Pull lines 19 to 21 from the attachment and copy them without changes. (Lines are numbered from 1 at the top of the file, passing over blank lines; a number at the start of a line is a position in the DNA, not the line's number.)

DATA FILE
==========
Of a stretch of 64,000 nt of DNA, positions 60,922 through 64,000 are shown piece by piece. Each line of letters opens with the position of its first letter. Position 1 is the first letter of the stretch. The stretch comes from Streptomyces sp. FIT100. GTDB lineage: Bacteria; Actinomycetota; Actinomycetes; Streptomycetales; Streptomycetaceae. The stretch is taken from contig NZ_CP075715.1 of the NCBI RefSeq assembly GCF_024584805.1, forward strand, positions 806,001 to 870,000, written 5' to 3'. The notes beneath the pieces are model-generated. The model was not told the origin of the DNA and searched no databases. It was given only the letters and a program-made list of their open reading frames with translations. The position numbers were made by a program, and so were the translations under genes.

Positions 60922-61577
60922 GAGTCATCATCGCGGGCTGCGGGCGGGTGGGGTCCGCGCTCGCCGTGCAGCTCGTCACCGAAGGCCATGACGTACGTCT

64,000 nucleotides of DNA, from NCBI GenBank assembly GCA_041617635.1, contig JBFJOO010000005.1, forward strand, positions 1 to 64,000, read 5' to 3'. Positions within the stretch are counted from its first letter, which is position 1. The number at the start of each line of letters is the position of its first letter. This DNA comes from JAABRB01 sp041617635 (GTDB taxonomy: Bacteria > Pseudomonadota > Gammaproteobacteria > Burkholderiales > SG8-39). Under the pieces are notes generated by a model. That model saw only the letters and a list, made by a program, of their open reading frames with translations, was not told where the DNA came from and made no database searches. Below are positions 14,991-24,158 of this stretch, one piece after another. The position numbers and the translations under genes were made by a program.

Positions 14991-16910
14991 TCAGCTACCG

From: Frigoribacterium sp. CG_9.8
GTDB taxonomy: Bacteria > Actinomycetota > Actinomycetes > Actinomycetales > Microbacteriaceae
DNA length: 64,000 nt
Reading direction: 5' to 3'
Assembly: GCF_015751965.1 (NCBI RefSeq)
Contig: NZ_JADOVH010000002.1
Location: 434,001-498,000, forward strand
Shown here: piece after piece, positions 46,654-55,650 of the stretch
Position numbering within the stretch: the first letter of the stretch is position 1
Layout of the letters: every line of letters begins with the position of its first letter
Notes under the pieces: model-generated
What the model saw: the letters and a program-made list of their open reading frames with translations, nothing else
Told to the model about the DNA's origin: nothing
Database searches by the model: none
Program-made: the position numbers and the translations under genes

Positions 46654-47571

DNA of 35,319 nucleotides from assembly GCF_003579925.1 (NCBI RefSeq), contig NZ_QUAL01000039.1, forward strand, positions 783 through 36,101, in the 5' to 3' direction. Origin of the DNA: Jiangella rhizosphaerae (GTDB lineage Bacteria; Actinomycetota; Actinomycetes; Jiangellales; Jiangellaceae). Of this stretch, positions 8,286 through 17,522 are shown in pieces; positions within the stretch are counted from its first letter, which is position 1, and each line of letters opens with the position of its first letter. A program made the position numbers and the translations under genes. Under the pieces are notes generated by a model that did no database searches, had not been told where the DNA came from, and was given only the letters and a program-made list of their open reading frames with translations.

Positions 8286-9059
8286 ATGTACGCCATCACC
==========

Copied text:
Told to the model about the DNA's origin: nothing
Database searches by the model: none
Program-made: the position numbers and the translations under genes